"Nothing great was ever achieved without enthusiasm" - Ralph Waldo Emerson
I usually do all my running early in the morning. Like before work. Like before the sun comes up. Like before whatever the Army "does before 9AM what most of us do all day" does. My radio alarm is set for 4:30, so I usually hop out of bed, shut it off, and grab the running clothes I had put out the night before. Get dressed, brush my teeth, shave, and just like that, I hit the road. Well, one morning this week, I woke up before the alarm at 4:25, so I decided to get up, sit on the side of the bed in the dark for the five minutes waiting for the radio to go off. And just like that, I succumbed. The alarm went on. I turned off the alarm. And I climbed back into bed.
#1) What the heck happened?, and #2) do you know how terribly guilty and worthless I felt the rest of the day? I mean, skip an evening run and you only have a couple of hours to mope around. But, I had ALL DAY!
Motivation. Sometimes you have it, sometimes you don’t. Over the long running haul, it’s the reason we keep going, through thick and thin, fatigue and frustration. I don't exactly know why, but I'm usually motivated to get up and going. Oh, I don't mean that crazy "oh boy, I'm so glad I woke up so I can go for a run" feeling, but the "this is me and it's time to get me going for today" feeling. Motivation comes to us in different forms and from different places. It is intellectual and emotional. It is in our head and in our hearts. Without it, we would never be able to meet our daily runs with any consistency so important to any endurance-based lifestyle. With it we are colorful players on the field, ready to take on the greatest opponents our minds and bodies can throw at us and that's what progresses us through the many stages of running.
But where does it come from? Motivation. Are we born with an innate supply of it and some of us just learn to channel it through different pathways? Do we learn to "become" motivated through life's experience? Some are motivated athletically, some are motivated educationally, and others find their own spark. This may well be forever unknown. What is known, however, is that motivation comes in different forms. Intellectual motivation, for example, is different than emotional motivation.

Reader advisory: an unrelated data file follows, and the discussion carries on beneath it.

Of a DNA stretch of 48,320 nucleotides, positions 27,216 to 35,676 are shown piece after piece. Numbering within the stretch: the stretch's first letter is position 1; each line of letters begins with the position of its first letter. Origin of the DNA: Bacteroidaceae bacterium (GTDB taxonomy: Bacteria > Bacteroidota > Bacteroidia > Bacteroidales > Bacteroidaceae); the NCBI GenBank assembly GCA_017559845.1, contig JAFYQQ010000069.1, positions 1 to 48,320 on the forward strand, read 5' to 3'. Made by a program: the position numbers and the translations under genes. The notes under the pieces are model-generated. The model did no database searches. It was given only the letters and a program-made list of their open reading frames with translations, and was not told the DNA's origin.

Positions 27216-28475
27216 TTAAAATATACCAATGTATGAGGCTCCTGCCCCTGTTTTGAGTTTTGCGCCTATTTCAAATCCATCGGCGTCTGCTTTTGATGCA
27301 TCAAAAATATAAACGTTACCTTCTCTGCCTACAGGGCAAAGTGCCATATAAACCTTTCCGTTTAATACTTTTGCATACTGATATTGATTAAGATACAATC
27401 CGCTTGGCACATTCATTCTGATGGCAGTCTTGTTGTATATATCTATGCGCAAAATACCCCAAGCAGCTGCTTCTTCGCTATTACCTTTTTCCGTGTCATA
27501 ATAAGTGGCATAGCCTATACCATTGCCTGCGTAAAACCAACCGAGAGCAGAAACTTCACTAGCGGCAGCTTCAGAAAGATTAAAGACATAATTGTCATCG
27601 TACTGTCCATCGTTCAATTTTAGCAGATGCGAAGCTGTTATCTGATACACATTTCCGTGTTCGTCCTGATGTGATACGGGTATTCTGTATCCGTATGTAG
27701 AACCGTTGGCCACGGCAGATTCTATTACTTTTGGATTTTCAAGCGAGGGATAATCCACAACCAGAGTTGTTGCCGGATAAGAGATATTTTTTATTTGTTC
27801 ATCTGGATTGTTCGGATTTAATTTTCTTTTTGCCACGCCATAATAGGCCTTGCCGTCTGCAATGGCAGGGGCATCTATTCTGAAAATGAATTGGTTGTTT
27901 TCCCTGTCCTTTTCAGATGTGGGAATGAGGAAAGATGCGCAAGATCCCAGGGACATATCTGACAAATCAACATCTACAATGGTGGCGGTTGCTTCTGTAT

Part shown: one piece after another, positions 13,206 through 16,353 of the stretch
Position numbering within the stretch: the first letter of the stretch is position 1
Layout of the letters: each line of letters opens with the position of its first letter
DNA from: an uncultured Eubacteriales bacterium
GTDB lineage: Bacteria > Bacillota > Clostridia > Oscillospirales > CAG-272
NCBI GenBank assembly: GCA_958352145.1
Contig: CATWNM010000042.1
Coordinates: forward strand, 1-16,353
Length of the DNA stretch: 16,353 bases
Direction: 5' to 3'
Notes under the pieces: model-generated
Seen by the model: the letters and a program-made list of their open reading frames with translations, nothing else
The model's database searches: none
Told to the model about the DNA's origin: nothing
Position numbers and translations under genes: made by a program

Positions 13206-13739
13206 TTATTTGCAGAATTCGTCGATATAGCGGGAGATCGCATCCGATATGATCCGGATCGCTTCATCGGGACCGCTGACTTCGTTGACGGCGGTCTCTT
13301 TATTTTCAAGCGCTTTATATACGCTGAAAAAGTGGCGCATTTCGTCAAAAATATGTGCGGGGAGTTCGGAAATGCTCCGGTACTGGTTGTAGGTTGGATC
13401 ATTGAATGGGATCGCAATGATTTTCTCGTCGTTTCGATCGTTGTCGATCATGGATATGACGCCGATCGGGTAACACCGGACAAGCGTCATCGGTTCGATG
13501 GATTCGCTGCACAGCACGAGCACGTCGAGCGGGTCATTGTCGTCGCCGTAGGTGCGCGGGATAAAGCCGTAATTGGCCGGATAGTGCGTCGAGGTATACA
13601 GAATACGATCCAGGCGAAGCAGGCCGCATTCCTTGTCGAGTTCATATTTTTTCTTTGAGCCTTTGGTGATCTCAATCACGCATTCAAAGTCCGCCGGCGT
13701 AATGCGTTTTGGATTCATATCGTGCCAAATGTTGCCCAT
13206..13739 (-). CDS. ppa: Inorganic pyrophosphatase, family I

Like everything linked to the mind, intellectual motivation comes to us through rational thought. The desire to win trophies, gain kudos from friends and peers, run longer miles, or just simply to be "known" as an athlete. These are all intellectual "motives" to which we often succumb. They are motives of the ego. But are these motives long lasting? Will they get you though the most grueling and challenging times? For a time for sure...sometimes for decades apparently. But lately it has me wondering. Oh, not just because I succummed to a single run sitting on the side of the bed. But as my progression as a runner wains, these intellectual motivations have got to be losing their edge to get my engine started every early morning to run. It's just like sugar, it'll get you high one moment, and leave you low the next.
Emotional motivation is different. It runs through your body. It comes from your gut, enters the spine, then without warning seeps through your skin. Before you recognize it, it will give you goose bumps. Wherever it starts and ends, you can feel it. And what's best, it doesn't even have to make sense! THIS is what I never want to lose and what had me bummed out about this one particular morning.
Over the past few years, due to a mechanical glitch that I can't seem to shake, my marathon and ultra running have taken a huge hit. I can't plan races. I can't glide through long distances in training. The running "me" has to be somebody I don't necessarily want to be, but am stuck with it. But, I love to run and just because I can't be that old AL, I don't want to lose that motivation to get out there day after day, even if it's slow, even if it's short. Running becomes a habit, but lose the spark too often, and THAT becomes a habit. OK, it wasn't the first morning I bailed on a run, and for sure won't be the last, but this one just seemed too easy and this one had me wondering if I had a leak in my mojo.
As I write this, I'm in Boston, visiting my son, daughter-in-law, and TWO grandchildren. Adam was two years old this week, and Emma was 5 weeks old yesterday, and I am really into this Grandpa thing...yep,it's motivation to keep moving. And this morning, I stepped out the door and went for an 11 mile run on the Boston Marathon course, and that's a big personal motivation boost because every time I've been on this course (both racing and just running), I feel the enrgy from it. I'll never be able to do the BM again, but don't tell me I can't hear the crowds when I'm running down the empty streets. That's when I say "I love to run". Yep, motivation is inside me, but sometimes I guess I just need a recharge and the aftermath of this time sitting on the side of the bed was just the dolt-slap on the back of the head that I needed. Time to plug that leak
That's all this week. Time to go rock Emma or run after Adam. Haven't figured out how to do both at the same time, but I'm working on it. I'll be back in Birmingham next week, so let's all go for a run and I'll see you on the roads - AL
"One child lost is too many...one child saved can change the world"
5 hours ago